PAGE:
If you want to protest downtown, in front of a building, guess what, you can't because many sidewalks are PRIVATE PROPERTY and the citizens THINK the sidewalks are for public use.(Someone like Ron Paul could say, "only white people, or only GOP use the sidewalk" if it were not for discrimination laws.) I have been speaking out in public for almost 20 years. If you tried it, you would first get detained, questioned, basically harassed by cops. Or a security guard may just tell you to leave. Then you have say you are NOT leaving. Then he asks for one million dollar insurance policy, no leaflets, no signs, stand next to the dumpsters away from the people, sign a document that effectively gives away right you already have, come back two weeks later but not on weekends or after 6 pm, and oh, someone else was saying the same thing, we kicked them out with an injunction, applies to you too, what you are saying is something our patrons don't want to hear, etc. Then they ask you to leave, you say no, a manager comes out, says they will call police, you say fine, police come, say they will arrest you, you say you are not leaving, call your watch commander, you get placed in the back of a police car, then the watch commander comes over says, oh, uh, sorry, you are free to go. That's IF you are not sent to jail, in which then you SUE . THEN you have about a minute to speak before you need to go home... Try to go out and say something unpopular, instead of religious or Tea Party crap, it is a whole different world...

[-] -1 points by Jflynn64 (337) 12 years ago

OWS folks have consistently protested in our city shutting down major streets which causes immense inconveniences for those of us who are trying to work. In the past, various union groups and the pro palestinian groups have done the same thing.

There have to be rules since different groups on different days could effectively shut down a city. I see many opportunities for you to protest as well as others. Frankly, I think there are so many people protesting something that the public just walks by and doesn't listen. That's a whole other issue.

[-] 2 points by seshata (40) from Houston, TX 12 years ago

Jflynn64, if a city or a country is participating in the corporate corruption of Democracy, then should't that city or country be "shut down" until order is restored?

[-] 1 points by BlueRose (1437) 12 years ago

Exactly, thank you.

[-] -1 points by Jflynn64 (337) 12 years ago

No, because you have the election process to effect change.

[-] 1 points by BlueRose (1437) 12 years ago

The election process is for the 1%, it is corrupted by money influence, gerrymandering, and outright lies.

[-] 1 points by seshata (40) from Houston, TX 12 years ago


[-] 0 points by Jflynn64 (337) 12 years ago

Probably, but it is the method for effecting change. If enough people believe in your ideas they will vote for you. The problem lies in getting enough people to vote for your ideas.

[-] 1 points by seshata (40) from Houston, TX 12 years ago

Jflynn64, is this a sign of more people 'believing':


[-] 0 points by Jflynn64 (337) 12 years ago

I don't understand.

[-] 1 points by seshata (40) from Houston, TX 12 years ago

Members of the African-American faith community have joined forces with Occupy Wall Street to launch a new campaign for economic justice inspired by the legacy of Dr. Martin Luther King Jr.. Faithful to its philosophical origin, the "Occupy the Dream" coalition has called for a National Day of Action on Martin Luther King Day – Monday, January 16, 2012 – to focus attention on the gross injustice visited upon the 99% by the financial elite.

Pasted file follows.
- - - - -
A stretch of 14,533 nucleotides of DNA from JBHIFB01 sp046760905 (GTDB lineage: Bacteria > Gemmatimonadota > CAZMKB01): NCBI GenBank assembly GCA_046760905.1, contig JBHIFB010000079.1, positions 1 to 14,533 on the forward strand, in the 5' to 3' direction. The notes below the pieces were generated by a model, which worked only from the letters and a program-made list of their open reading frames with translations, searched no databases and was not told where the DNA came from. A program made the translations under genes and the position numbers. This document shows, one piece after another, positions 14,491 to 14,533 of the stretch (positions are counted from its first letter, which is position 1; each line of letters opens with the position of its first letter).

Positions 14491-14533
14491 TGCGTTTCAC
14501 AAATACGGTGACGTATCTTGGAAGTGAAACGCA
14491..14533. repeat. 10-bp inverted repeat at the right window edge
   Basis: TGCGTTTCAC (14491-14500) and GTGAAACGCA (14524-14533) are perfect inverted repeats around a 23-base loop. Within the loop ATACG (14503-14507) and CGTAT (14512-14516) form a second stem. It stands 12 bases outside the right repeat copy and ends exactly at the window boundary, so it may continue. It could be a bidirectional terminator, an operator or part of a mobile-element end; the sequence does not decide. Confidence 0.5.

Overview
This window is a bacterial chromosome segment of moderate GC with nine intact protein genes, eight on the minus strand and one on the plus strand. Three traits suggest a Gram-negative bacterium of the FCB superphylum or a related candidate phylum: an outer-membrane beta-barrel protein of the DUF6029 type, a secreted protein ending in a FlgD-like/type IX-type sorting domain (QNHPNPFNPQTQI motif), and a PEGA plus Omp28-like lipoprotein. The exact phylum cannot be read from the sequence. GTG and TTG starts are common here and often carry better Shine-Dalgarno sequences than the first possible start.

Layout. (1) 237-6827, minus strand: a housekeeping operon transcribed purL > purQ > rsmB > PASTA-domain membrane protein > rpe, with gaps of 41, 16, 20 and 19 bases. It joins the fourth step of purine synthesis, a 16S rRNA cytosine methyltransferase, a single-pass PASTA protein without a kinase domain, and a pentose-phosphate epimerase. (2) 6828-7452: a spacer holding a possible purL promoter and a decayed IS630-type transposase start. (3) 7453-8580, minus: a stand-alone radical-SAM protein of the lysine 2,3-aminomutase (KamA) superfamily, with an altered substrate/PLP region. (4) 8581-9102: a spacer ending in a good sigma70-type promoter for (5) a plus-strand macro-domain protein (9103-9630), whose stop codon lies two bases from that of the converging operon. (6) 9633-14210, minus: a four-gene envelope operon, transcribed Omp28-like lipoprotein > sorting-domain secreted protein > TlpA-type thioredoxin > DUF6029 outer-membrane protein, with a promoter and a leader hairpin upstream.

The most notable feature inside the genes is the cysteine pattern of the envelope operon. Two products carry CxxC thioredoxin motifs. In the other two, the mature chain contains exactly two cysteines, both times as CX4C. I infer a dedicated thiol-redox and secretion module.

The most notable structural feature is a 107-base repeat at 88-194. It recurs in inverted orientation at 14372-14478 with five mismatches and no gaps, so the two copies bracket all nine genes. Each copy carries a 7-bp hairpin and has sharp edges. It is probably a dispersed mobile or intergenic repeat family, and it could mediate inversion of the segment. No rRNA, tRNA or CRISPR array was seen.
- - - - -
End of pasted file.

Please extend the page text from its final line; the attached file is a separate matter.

Occupy the Dream Campaign - Press Statement

Dr. Martin Luther King Jr. fought for social and economic justice with a deep moral commitment to non-violent civil disobedience. His legacy inspires many of us on the front lines of the Occupy Wall Street movement.

Nearly fifty years since hundreds of thousands of people marched with Dr. King and filled the nation's capital, the dream that inspired our nation remains unfulfilled. As shocking as it is to believe, there is a more severe inequality of wealth in the United States today than there was back then. More Americans are living in poverty today than when Dr. King organized the Poor People's Campaign.

While the rich have grown richer, tens of millions of Americans have been exploited and left behind. In a time of great wealth and technological advancement, American families are desperately struggling to get by and to make ends meet.

Our political, economic, and legal systems have become wholly corrupted through a system of political bribery. Through campaign finance, lobbying, and the revolving door between Washington and Wall Street, our wealth has been consolidated into the hands of the few at the expense and suffering of the many. Many of our brothers and sisters lead lives dominated by fear. Fear of losing a home. Fear of losing a job. Fear of losing medical coverage. Fear of losing the ability to provide food for our families. And for far too many, these fears have already become a reality.

The Occupy Wall Street movement is about people coming together to say “enough is enough.” Our families have endured economic oppression for too long. The Occupy Wall Street movement draws its strength from people of all different walks of life, with opinions across the political spectrum, coming together to find common ground and unite against the global financial interests that have bought control of our government.

Dr. King’s vision of economic justice is an edifying example of what we intend to achieve. The Occupy movement has become a powerful force by occupying communities throughout the country. The time has now come for us to embody the spirit of Dr. King and for us to “Occupy the Dream.”

We are proud to stand shoulder to shoulder with the African-American Faith community in this campaign for economic fairness and justice. We are all in this fight together. We all want a healthy and secure future for our families. In the absence of a government that will defend and represent us, we are now taking it upon ourselves to stand up and defend our own families.